Durham student makes political history

Thomas Nearney, a first-year Law student at St Mary’s College, has made political history by becoming the youngest ever member elected to Durham County Council.

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Mr Nearney, who was elected by the narrow margin of 42 votes as a Labour councillor for Annfield Plain, said that he was ‘ecstatic’ about the result.

‘Councillor Michele Hodgson and I were fighting a seat which was half Labour, half Derwentside Independent, so it was not a safe Labour seat as some might think,’ he said.

He attributed their electoral success to a strong campaign on the right messages.

‘We fought a long campaign on local issues, where we listened and acted upon people’s concerns. Our campaign was very positive, which I think helped provide solid foundations on which to build.

‘We set priorities around the quality of the local environment, housing and community engagement; and that is what we will now be acting upon in power.

‘Also, our priorities were deliberately realistic in times where Durham County Council faces budget cuts of £200 million. However, the public saw how effective the Labour team was in the area, and how closely Michele and I work together on local issues, which bodes very well for the future.’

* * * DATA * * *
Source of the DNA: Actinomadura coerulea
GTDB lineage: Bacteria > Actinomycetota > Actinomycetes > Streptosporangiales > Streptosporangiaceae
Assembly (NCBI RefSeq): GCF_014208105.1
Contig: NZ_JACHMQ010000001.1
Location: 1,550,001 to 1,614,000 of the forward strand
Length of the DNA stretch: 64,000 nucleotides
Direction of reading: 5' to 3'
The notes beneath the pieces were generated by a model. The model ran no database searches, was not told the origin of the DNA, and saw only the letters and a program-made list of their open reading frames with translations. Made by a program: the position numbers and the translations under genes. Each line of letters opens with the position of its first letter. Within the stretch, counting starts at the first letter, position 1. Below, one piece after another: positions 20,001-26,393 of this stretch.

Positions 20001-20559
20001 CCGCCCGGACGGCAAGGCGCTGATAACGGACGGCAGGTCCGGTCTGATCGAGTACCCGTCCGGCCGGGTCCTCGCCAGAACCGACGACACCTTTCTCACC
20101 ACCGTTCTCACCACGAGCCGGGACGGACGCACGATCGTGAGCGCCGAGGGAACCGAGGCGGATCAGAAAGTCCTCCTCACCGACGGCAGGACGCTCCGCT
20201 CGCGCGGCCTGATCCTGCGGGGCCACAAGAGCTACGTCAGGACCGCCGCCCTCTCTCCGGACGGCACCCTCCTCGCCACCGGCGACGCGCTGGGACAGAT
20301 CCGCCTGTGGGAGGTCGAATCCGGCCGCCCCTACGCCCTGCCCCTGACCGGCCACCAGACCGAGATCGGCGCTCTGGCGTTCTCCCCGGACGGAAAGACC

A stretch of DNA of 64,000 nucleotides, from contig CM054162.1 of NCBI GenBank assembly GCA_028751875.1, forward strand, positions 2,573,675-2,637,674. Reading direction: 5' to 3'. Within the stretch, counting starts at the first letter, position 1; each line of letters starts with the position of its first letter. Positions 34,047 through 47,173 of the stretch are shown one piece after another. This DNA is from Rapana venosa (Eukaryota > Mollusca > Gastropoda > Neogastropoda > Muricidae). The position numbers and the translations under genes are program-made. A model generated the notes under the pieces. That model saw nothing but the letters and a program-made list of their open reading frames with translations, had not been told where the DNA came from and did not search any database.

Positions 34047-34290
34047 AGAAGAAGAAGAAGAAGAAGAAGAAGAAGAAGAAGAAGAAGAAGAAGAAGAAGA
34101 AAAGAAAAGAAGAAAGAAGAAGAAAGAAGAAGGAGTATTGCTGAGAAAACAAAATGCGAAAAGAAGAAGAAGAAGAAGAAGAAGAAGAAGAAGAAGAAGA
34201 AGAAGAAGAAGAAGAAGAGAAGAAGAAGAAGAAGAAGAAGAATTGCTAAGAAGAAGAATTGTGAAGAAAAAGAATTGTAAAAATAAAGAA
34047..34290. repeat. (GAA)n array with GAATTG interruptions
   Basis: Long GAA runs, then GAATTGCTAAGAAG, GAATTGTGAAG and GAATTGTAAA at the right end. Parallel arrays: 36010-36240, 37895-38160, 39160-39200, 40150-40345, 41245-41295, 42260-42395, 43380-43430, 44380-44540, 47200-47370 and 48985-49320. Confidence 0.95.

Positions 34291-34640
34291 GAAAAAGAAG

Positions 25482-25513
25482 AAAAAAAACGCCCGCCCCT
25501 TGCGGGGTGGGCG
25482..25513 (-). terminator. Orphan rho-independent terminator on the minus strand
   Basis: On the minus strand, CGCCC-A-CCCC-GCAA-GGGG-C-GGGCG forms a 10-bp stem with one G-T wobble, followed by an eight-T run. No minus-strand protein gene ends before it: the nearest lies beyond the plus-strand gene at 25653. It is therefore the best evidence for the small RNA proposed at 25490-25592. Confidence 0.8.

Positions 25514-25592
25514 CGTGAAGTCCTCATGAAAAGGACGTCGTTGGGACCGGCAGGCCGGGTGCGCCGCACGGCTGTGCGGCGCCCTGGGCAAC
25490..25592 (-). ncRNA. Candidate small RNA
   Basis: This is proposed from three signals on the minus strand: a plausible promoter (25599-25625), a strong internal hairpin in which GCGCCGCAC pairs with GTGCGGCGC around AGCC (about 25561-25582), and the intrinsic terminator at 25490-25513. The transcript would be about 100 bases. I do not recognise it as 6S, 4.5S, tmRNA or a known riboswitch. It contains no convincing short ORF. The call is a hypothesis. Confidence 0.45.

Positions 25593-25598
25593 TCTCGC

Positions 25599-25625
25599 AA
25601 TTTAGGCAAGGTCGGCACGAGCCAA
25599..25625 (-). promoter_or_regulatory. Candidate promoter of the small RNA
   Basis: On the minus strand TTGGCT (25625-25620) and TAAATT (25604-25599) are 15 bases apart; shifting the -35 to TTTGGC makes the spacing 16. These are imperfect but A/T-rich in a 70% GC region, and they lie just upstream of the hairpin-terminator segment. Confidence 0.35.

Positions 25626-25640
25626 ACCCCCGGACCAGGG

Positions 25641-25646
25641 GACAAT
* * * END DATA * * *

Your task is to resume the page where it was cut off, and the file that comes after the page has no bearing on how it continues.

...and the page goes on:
Councillor Nearney joined the Labour Party four years ago when he was a student at St Bede’s School in Lanchester. Since coming to Durham he’s been balancing his degree with election campaigning and a part-time job, a heavy workload that he says will prepare him for the role of councillor.

‘By losing my part time job I will able to concentrate my efforts in Annfield Plain, especially as I will be living at home in my second year.

‘My aim is to be accessible as a Councillor and a Law degree helps facilitate that as it is incredibly flexible, with few lectures and lots of reading.’

He said that he would work hard for local residents and listen to their concerns.

‘It is an honour to have the trust of the people placed in me and I will not let them down with the excuse “I’m too busy” – if they ever hear that, then I will have failed them, and I’m not planning that!’

Councillor Nearney also said that he was ‘exceptionally proud of the local Labour party’ for the gains they had made in last Thursday’s elections, thanking their members and families for the support they had given him since campaigning began in November.

Published in Palatinate, Durham’s Official Student Newspaper, 9th May 2013

Labour landslide but Lib Dems hold Durham City

Labour won a landslide 94 out of the 126 seats available on Durham County Council in last Thursday’s local elections, increasing their majority to a comfortable 62.

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Dale Bihari, the Co-Chair of the Durham University Labour Club (DULC), said he was amazed by the results. ‘We’ve taken places like Sherburn and Belmont and wiped out the Lib Dem councillors there,’ he said. ‘We’ve also made gains in Deerness and various other places.’